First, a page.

There is no culture or nation anywhere in the world that misses the boat on fermented/cultured foods. Some use dairy in the form of yogurt, kefir, clabbered milk, butter-milk, soft and hard cheeses. Dairy products are diverse and were originally made in Europe, Africa and the Middle East.
There is a tradition of using tea, herbal tissanes and mushroom as the basis for Kombucha type cultured drinks. In Africa, the villagers continue a tradition of using roots made into ‘beer’, which is strong on the alcohol but does provide bacilli too, as well as tuber mash made into soups. In the Far East every meal is augmented with cultured products. All soya used is fermented (natto, tempe, tamari, tofu, miso). In Europe, nearly all bread and short bread batters are ‘cultured’ for at least twenty-four hours to break down the gluten of the flour used. In fact, before the advent of baking soda for short breads and yeast for leavened breads, people around the world used fermented milk and sourdough fermented grain flour as leaven, as well as a wide variety of unleavened ‘breads’. This effectively eliminated the current health problems occurring with grains that today have much higher gluten and fiber content. The Far East, Middle East, Europe and South America all have varied cultured vegetable, dairy and legume recipes.
Saurkraut is familiar to many as an import from middle Europe. Kimchi and similar vegetable chutneys are served with all meals in the Middle and far Eastern parts of the world. Pickled vegetables are popular everywhere. Not only is raw natural vinegar, a fermented product of whichever vegetal source and contains all the valuable bacteria, vitamins and minerals inherent in the vegetable or fruit used, but most ‘pickles’ were originally allowed to culture on their own in a salt brine.
Today, most are merely soaked in a non-raw vinegar and marketed.
Wine is another fermented cultured product. However, in the modern world, many steps of the process are rushed through and the natural protection against spoilage is degraded. This is true of all products that were originally cultured/fermented foods. Therefore, governments may mandate, not proper processing, but rather, improper use of chemicals, additives and preservatives to replace the process of fermentation that should have been appropriately applied. In modern countries, many times either the sources of the products sold are less than pristine and/or the actual time needed for culturing is not taken. Therefore, many products that were once beneficial to the diet are now poor substitutions without the benefit of the culturing process. It is important to check that the product purchased is given the proper culturing process and to remember that; any time a product is pasteurized for prolonged shelf life, the actual cultures and enzymes inherent in the product, are killed by the high heat of pasteurization. This applies to milk and cheese, fruit juices and sauerkraut, tofu and Kombucha… any and all products that should be allowed to rely on their natural freshness or cultures to protect the product from undue spoilage. One of the problems for food producers is the distance and the time between a product being picked and processed and that product getting to the consumer. Some stores are now helping the consumer by purchasing locally grown and processed products daily or several times per week. The purchaser can then be sure of a properly cultured, fresh and locally grown product. If that is not available, or for those with an interest in maintaining a more self-sufficient food supply of the highest quality, there are online sources of assistance below.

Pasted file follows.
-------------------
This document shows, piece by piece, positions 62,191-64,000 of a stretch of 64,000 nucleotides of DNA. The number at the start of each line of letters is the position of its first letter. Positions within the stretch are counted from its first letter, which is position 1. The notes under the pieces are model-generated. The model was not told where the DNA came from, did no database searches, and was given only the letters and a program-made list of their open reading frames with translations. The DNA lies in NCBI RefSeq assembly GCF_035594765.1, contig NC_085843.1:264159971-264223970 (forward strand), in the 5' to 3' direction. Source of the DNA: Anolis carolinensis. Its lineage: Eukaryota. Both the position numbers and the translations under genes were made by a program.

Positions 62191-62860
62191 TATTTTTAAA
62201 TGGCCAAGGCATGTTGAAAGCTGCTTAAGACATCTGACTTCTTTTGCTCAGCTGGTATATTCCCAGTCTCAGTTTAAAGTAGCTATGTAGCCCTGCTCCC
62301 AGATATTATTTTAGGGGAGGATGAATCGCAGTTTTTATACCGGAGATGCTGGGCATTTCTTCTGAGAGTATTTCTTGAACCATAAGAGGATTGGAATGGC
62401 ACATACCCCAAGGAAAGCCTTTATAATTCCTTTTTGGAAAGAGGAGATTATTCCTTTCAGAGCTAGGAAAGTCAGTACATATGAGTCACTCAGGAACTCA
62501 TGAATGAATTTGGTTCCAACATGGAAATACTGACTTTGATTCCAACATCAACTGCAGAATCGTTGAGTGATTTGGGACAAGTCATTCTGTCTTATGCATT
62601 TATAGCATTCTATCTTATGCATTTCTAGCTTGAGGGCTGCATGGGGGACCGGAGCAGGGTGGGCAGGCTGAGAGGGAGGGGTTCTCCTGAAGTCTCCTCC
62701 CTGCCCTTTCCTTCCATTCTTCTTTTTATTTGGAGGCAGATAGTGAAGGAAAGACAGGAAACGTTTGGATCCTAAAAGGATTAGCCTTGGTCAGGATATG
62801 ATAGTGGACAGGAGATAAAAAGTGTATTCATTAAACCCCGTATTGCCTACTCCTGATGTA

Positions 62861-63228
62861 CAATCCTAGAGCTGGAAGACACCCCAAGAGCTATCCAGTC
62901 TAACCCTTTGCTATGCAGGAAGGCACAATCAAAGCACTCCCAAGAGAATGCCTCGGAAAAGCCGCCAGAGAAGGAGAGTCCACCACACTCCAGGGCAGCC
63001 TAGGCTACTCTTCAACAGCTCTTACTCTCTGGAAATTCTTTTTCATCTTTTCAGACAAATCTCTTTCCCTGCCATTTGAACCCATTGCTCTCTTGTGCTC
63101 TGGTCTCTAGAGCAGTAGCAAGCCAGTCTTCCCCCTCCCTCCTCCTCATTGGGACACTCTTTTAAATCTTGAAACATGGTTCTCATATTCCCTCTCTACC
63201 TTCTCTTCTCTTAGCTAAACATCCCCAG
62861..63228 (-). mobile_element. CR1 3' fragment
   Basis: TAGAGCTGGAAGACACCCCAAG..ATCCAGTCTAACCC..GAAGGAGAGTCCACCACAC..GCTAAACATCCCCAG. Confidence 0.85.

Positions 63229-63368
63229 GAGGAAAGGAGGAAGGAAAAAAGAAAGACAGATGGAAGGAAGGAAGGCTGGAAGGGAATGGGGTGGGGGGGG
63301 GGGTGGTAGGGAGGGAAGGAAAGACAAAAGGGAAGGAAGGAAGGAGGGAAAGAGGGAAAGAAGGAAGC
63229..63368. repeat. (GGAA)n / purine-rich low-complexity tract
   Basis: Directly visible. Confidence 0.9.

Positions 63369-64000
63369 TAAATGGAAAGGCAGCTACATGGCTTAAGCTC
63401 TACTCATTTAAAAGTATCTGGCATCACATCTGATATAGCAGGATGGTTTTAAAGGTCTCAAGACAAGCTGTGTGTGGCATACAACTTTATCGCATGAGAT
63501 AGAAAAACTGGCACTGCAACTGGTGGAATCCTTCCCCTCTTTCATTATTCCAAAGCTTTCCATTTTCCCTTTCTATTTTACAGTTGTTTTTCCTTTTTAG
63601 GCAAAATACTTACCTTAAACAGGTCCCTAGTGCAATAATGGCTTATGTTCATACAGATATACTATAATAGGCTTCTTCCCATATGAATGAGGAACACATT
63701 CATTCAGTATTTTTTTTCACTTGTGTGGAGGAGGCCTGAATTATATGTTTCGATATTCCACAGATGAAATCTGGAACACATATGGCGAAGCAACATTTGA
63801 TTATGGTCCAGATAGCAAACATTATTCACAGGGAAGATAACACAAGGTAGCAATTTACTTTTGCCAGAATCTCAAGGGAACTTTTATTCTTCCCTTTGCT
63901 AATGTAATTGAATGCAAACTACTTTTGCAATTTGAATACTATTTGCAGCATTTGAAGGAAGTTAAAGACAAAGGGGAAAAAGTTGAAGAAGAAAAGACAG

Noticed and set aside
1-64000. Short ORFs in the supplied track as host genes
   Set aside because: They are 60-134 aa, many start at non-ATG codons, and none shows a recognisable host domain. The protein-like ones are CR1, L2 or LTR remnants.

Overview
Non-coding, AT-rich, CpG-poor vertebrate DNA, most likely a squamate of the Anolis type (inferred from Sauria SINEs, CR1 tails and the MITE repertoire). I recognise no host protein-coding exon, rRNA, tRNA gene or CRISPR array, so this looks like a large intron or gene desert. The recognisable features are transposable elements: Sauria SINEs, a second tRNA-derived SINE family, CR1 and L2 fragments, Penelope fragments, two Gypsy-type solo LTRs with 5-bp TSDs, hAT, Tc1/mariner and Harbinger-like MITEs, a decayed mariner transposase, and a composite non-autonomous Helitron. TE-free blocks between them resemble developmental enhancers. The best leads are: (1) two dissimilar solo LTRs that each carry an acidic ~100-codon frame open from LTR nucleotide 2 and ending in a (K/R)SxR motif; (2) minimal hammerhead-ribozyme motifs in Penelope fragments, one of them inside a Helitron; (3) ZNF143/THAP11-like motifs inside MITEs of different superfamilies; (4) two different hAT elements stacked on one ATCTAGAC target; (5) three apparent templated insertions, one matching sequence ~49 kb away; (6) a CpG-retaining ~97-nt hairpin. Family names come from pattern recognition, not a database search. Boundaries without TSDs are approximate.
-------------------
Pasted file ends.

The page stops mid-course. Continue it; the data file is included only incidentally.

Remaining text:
The components of lactose, gluten, fiber and yeasts are the very things that modern people are reacting to in the food supply. Traditions around the globe recognized, that digestion is improved overall, individual foods better tolerated and meals are complete, only when complimented by one or more cultured dishes.
By culturing (allowing a fermentation process to occur) a major portion of the fiber, lactose and gluten are broken down and ‘digested’ by the bacilli that grow in the food as it processes. The variety of Bacilli in any of these many cultured products, vary widely according to the source materials, the region of the earth, the particular cultures promulgated and the length of time that the culturing process is allowed to proceed. There is no one single type or group of bacilli that have proven to be definitively better, but rather, the wider the variety found in the various options within the foods, the better the general health, longevity and robustness of the population is. In the next article, we will look at the Human Biology and how to foster a healthy variety of beneficial bacteria and flora in the body and heal the gut.
There are many sites online that can provide starter cultures, good information and equipment to get you started. www.happyherbalist.com is one that can get you started. www.tropicaltraditions.com www.vitalculturedfoods.com www.keeperofthehome.org www.therawdiet.com www.naturopath.co.nz